In the late 1950s, a team of Russian mathematicians created a ternary computer — using 0, 1 and -1, as opposed to the standard 1 and 0 — that not only worked, but provided mathematical advantages over its binary counterparts.
“It shows that even these things that we find to be fundamental are themselves sort of constructed; that things don’t have to just be ‘on’ or ‘off,’” Nikki Stevens, a software engineer and data ethics researcher, explained during this year’s DrupalCon.
The same can be said of the gender binary, Stevens continued. Many of the million-plus trans Americans who don’t identify with the gender they were assigned at birth find that binary gender options based on primary or secondary sex characteristics don’t reflect their experiences.
Much of our technology, however, is still nestled in the binary. Many applications are marketed “for men” or “for women.” User profiles often include a binary gender field, and many gender data models fail to account for the nuances of gender identity.
It doesn’t have to be that way, Stevens said to an audience of dozens of developers during the session, which covered how applications can become more inclusive for trans users — from more representative stock photos to more thoughtful gender labels.
Four questions to ask about trans inclusivity:
- How is this biased? You can be biased toward or away from inclusivity, but there’s no such thing as neutral. Think hard about your app’s target audience — who could you include who isn’t currently?
- Do you really need to collect gender data? When apps ask users to share their gender identities, they’re often looking for something else, like the users’ pronoun or content preferences. Ask for the information you actually want.
- Can you change and delete old data? Storing old names, email addresses and photos can make your application unwelcoming to trans users.
- Is it possible to model gender contextually? Many people use different pronouns and express gender differently depending on their environments and who they’re around.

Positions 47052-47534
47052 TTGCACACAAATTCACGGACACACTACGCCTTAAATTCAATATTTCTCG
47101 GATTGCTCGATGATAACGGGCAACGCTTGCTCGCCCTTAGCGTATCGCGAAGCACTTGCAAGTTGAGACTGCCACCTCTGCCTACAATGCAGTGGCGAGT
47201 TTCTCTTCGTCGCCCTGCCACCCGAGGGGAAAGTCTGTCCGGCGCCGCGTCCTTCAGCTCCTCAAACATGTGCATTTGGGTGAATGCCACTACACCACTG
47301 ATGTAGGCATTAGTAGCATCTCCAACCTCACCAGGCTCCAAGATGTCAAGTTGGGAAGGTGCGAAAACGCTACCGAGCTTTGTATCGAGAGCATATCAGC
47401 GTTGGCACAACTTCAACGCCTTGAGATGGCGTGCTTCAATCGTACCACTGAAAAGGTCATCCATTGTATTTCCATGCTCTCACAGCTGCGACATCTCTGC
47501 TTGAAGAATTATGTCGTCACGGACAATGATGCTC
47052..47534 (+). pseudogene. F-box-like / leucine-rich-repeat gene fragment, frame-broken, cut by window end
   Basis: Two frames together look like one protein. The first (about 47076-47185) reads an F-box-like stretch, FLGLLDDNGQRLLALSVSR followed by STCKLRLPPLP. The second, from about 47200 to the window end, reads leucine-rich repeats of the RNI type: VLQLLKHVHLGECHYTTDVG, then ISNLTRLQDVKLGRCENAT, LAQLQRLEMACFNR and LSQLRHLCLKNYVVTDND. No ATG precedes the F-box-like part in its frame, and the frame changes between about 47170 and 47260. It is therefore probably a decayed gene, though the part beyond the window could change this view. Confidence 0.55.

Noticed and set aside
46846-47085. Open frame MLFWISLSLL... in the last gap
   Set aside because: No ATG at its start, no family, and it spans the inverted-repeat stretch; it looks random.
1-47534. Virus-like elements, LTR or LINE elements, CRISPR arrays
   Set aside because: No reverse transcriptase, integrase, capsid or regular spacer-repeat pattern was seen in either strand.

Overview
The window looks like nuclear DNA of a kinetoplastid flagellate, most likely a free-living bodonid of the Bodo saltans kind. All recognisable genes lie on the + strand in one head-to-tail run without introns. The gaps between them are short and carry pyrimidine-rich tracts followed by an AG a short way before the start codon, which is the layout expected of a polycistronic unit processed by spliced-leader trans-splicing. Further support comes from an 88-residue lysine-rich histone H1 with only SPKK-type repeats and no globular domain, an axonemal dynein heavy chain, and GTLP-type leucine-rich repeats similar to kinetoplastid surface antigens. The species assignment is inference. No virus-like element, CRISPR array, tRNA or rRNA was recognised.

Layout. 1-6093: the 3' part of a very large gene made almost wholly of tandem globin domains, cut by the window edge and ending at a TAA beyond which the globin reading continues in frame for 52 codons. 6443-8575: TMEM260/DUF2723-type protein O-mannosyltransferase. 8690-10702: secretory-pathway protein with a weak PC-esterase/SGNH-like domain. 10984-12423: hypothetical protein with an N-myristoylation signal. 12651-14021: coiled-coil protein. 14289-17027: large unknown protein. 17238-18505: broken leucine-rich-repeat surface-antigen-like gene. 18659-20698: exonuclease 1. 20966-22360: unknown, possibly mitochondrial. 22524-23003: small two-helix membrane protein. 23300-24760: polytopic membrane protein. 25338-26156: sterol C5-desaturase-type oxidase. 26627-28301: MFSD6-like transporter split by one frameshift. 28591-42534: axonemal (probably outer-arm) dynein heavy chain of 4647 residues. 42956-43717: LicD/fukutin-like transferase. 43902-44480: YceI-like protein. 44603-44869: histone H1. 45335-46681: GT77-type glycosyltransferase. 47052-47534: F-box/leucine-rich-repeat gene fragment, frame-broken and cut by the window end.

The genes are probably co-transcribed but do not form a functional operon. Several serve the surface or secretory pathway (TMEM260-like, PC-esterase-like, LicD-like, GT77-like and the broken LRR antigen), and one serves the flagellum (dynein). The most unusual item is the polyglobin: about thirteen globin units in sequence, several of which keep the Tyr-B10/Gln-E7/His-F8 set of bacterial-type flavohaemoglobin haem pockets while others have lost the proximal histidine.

How Is This Biased?
If your organization has never discussed how its products treat gender, that doesn’t mean you’re occupying some middle ground, Stevens said.
“You can be biased toward justice, inclusion, care and equity, right? Or biased away from those,” they said. “But there’s no such thing as anything that’s neutral.”
When putting together a website, an app or an API, a good place to start is: Who am I building this for? If the answer is, “for men,” dig deeper. The product could be for:
- Cisgender men.
- People with penises.
- All men, including trans men.
- People who use “he/him” pronouns.
- People who prefer a more masculine gender expression.
By defining what “men” means in this context, you can improve your user experience, product and marketing. Often, Stevens said, products we say are designed for men are designed for masculine-presenting people — and the same goes for women.
“You can be biased toward justice, inclusion, care and equity, or biased away from those, but there’s no such thing as anything that’s neutral.”
If your product is for “men and women,” you should probably include people outside of that binary as well. Even updating your copy can make an app more inclusive, Stevens said.
“If you read old science books or articles, everybody is a ‘he.’ And then we went to ‘he/she’ to be more inclusive to women. And now we understand there are people who are excluded by that language,” they added. “Switching to the neutral ‘they,’ which we all already use in English, is a very small but very significant change you can make.”
Do You Really Need to Collect Gender Data?
“I would argue that you almost never have to ask for gender,” Stevens said.
If you’re collecting gender identity data to personalize user-facing copy, try asking for preferred pronouns instead. If you’re asking because you want to make in-app content recommendations, try asking about the user’s content preferences. If you’re asking to generate a user avatar, let the user generate their own. Gender identity is a poor proxy variable — stick to asking for the information you actually want.
If you must ask about gender, proceed thoughtfully. One option is a write-in field, which comes with advantages and disadvantages, Stevens said. It likely improves user experience, but it also makes data less uniform. Another is an exhaustive drop-down list. That’s tricky as well, since our conceptions of gender are evolving, and even the lengthiest of lists could quickly become out of date.